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Crazy Casein Confusion

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Okay- Son recently positive with enterolab- gluten intolerance with IGA and also (two celiac genes). He is about to be one in Jan. currently on Neocate formula. Dtr is 3 and a half and has been on soy milk for a month, (nose stopped running now). We are getting her and spouse tested now for Gluten Sensitivity. Here is my confusion-

1. I have read that casein proteins "mimic" and look like gluten proteins and that is why the body attacks them too, just like gluten. Therefore, the recommended gluten-free/CF diet. BUT......

2. I have also read that your body doesn't process casein proteins, due to the damage in gut. Once it heals, body can then tolerate casein.

Number 1's explanation sounds like you would have to be CF permanently and Number 2 sounds like you would have to be CF only temporary. Which one is right? I am confused.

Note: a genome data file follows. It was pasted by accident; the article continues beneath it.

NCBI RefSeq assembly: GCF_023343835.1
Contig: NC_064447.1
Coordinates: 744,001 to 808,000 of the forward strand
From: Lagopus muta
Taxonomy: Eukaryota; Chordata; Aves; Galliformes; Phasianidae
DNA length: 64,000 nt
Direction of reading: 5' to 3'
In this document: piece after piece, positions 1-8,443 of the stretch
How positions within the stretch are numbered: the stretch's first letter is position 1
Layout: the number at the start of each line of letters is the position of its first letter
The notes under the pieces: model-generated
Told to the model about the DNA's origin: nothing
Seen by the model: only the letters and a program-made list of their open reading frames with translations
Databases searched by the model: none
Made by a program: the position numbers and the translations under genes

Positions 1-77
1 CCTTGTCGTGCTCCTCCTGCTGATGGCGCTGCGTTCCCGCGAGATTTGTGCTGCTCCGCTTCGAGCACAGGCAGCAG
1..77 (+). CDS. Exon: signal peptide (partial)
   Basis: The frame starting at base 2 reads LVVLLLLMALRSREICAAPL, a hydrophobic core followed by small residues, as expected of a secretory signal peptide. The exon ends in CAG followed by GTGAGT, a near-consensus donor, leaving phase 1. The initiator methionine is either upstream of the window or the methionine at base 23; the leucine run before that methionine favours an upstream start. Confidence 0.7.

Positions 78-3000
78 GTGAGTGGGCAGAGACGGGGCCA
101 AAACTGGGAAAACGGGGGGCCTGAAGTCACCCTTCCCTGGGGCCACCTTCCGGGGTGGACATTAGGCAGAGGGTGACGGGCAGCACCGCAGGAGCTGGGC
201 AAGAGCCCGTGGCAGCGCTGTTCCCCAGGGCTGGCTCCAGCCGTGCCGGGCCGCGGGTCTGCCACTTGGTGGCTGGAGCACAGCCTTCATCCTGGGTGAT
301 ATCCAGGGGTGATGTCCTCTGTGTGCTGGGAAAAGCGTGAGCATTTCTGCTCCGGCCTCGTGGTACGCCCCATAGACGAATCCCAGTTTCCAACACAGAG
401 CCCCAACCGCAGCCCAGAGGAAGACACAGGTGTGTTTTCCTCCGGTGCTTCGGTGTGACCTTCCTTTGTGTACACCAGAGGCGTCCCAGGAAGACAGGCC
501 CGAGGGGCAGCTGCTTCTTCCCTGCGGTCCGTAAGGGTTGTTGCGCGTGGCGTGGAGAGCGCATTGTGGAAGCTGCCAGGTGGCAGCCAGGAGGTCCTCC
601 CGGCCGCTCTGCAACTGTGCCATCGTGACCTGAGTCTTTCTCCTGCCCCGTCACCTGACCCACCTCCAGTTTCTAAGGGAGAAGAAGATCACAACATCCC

Also- what about goat's milk. I read it doesn't have casein and can be a good milk sub, but haven't found much info on this forum. (maybe I am not looking in the right place)

So- I have also read soy is not good, but dtr seems to be doing okay. Should I replace with goat's milk? Can I try the goat's milk with my almost 1 year old, when he turns one? Neocate is very expensive.

Also- what is corn gluten? We have been reading labels and seem to find it in some things. Should we avoid this? I also saw our catfood has corn gluten meal in it. Cats have smelly, yucky poops. I just saw another post about catfood. I think I may try and switch.